My primary research interests are the Environmental Humanities, contemporary literature (especially poetry) and the relationships between literature and science. After teaching at Queen Mary and UCL, I joined the department as the William Noble Research Fellow in 2015 and was made a lecturer in 2017. I am Environmental Humanities co-lead for the University's Centre for Health, Medical and Environmental Humanities and I co-direct the Literature and Science Hub. My first monograph, Poetry and the Anthropocene, explores questions of ecology, biology and technology in contemporary British and Irish poetry, and was published by Routledge in 2017. I have published widely about literature, science and environment for both an academic and public-facing outlets including The Independent, Art Agenda, The Times Literary Supplement, RA Magazine, Newsweek and the BBC, and I am a contributing editor for the arts journal The White Review.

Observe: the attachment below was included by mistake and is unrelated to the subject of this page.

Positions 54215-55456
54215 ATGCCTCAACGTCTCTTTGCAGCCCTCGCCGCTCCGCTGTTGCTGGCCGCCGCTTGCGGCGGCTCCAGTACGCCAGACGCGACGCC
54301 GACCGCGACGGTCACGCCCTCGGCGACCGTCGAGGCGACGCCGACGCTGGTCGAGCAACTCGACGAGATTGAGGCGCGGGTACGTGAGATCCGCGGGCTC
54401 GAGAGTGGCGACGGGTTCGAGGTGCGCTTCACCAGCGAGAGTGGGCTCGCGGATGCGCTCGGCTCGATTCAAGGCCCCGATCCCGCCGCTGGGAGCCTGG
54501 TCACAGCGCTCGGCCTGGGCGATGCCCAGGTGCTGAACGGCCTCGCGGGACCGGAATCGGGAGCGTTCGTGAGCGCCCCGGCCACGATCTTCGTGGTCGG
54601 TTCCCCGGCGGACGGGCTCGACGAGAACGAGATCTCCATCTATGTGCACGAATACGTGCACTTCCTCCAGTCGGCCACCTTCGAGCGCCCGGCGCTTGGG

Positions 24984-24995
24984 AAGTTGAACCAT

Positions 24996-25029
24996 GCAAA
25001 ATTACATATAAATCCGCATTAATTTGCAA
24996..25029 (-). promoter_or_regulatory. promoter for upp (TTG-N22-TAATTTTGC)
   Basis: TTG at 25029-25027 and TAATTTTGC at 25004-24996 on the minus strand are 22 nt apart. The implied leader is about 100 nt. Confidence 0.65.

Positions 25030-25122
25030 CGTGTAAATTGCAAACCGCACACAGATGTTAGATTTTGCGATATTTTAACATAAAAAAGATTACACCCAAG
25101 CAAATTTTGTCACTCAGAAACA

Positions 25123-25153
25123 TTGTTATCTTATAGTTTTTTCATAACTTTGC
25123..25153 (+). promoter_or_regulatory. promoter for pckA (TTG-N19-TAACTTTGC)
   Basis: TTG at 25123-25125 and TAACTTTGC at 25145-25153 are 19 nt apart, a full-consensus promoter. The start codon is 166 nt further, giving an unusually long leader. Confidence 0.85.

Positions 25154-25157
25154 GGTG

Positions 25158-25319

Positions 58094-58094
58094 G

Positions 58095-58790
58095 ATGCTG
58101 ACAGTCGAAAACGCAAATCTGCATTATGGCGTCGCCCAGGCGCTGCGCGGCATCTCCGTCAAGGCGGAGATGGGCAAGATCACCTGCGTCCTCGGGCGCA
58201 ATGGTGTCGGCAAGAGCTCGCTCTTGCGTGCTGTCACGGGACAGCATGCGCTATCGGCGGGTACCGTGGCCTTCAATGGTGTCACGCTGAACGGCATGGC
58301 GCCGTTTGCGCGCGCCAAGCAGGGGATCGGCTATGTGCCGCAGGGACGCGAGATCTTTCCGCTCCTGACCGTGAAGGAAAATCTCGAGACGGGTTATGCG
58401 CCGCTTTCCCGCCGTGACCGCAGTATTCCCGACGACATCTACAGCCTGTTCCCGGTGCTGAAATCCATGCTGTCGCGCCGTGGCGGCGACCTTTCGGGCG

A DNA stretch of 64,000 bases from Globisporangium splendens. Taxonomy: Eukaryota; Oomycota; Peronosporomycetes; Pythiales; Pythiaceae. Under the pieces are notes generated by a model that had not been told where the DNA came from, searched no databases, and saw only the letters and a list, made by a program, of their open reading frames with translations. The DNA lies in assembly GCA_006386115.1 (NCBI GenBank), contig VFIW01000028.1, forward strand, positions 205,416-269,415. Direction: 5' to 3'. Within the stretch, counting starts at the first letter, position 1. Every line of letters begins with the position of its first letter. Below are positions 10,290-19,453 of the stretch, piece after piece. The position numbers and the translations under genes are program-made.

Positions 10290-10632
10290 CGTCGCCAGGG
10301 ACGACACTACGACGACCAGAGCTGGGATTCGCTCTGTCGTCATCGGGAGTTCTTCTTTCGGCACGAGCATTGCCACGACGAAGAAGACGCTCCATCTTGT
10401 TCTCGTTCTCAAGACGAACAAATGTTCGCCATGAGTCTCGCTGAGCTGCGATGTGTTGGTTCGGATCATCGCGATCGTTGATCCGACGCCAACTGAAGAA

Current projects and interests include: the aesthetics of climate change across literature, performance and visual culture; energy humanities (particularly ‘petro-culture’); Liverpool in Literature; the literary history of sweetness (especially, but not only, in relation to sugar); apocalypse; and the intersections of health and ecology.
I welcome applications from prospective graduate students interested in working on any aspect of the Environmental Humanities (including fiction, poetry, performance, film and art) or post-1945 poetry.
My office hours for the term are 1330-1500 Thursdays in room 3.09, 19-23 Abercromby Square.